"Nota Bene" means "note this well" or "take particular notice." We at the O'Quinn Law Library will be posting tips on legal research techniques and resources, developments in the world of legal information, happenings at the Law Library, and legal news reports that deserve your particular attention. We look forward to sharing our thoughts and findings and to hearing from you.

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-Spencer L. Simons, former Director, O'Quinn Law Library and Associate Professor of Law



Thursday, April 18, 2013

Information Must be Free!



The idea that information must be free, that is without restriction, is a mantra among open government folk and librarians. A companion quote is “. . .and this is especially true concerning cool information.”  I recently stumbled (hat tip to Boing Boing) upon some real cool information that, while not entirely free, is being let out of its cage to touch the grass for the first time.

The National Security Administration (NSA, aka “No Such Agency” or “Never Say Anything”) is responsible for the American intelligence community’s “Signit” (Signal intelligence) operations. They are America’s code breakers. These are the guys who “supposedly” listen to every long distance phone call out of the country and read everyone’s email. This agency is responsible for the collection and analysis of foreign radio signals. They have a huge complex in the Maryland suburbs of Washington DC on a heavily patrolled stretch of road where I used to drive my kids around so that they would nap. I have heard that the NSA hires more computer science and math majors than anyone else.  According to Wikipedia they are allowed to file for patents with the USPTO that “are not revealed to the public and do not expire.” If someone files for an identical patent, the USPTO will reveal the NSA’s patent and then let the NSA hold the patent for the entire term.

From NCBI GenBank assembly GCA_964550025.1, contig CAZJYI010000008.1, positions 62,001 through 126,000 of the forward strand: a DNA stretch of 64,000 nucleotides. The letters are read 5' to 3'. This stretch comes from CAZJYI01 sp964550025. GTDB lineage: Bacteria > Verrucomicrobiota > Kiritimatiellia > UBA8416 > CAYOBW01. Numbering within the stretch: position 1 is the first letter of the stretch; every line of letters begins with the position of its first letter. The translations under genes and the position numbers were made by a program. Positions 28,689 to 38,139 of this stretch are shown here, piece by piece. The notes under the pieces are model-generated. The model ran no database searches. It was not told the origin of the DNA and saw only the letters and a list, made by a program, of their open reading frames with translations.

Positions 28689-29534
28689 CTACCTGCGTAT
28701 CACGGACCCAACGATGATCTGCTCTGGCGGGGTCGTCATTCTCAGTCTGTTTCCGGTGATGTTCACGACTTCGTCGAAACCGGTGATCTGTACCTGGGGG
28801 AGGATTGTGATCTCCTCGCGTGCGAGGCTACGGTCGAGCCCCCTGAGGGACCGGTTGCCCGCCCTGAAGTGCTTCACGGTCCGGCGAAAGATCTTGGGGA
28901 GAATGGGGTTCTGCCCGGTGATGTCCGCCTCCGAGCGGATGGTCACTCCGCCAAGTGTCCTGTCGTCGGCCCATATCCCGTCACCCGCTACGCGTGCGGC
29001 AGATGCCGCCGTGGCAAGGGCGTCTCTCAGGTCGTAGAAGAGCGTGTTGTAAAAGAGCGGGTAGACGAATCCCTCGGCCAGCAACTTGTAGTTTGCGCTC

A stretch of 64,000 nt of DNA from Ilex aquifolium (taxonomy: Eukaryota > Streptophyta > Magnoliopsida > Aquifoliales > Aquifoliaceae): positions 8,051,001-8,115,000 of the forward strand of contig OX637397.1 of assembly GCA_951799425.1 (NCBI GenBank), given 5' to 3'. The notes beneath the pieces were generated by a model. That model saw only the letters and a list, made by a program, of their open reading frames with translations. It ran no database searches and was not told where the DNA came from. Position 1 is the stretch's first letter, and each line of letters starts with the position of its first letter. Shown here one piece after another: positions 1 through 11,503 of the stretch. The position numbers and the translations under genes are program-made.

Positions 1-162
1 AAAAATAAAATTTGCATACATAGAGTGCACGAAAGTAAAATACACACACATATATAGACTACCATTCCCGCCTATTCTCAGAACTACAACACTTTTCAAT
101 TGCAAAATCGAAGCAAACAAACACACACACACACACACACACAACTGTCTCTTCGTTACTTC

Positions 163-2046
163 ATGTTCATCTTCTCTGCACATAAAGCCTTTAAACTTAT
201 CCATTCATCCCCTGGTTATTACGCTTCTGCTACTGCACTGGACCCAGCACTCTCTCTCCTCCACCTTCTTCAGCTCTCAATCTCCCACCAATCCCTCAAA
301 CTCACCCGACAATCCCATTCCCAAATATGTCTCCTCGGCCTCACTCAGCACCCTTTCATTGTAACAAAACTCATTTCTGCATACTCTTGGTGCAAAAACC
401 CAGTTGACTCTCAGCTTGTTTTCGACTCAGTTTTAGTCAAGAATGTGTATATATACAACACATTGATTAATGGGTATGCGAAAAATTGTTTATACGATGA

Recently they have released back issues of their in-house magazine, Cryptolog. While the front-cover looks like a fanzine from the early days of Dungeons & Dragons, these issues are packed with a lot of interesting information; as long as you don’t mind redaction; lots and lots of redaction.  The coverage begins in 1974 and ends in 1997. For an more information be sure to read the FAQ’s. 

If the reader can get past the huge amounts of redacted material, from authors and editor’s names to entire articles, a wealth of material still exists. I read a multipage article on slang in Soviet prisons. I skimmed multiple issues and found articles on Church-State relations in the Mexican state of Chiapas, packet radio (?), radar intercept systems used by the North Vietnamese, and an article titled, “Third Party Relationships” which sounds interesting, but I couldn’t tell because the whole thing was redacted. 

While I can’t verify it, this may just be an attempt to skim IP addresses, so visit the archive at your own risk.

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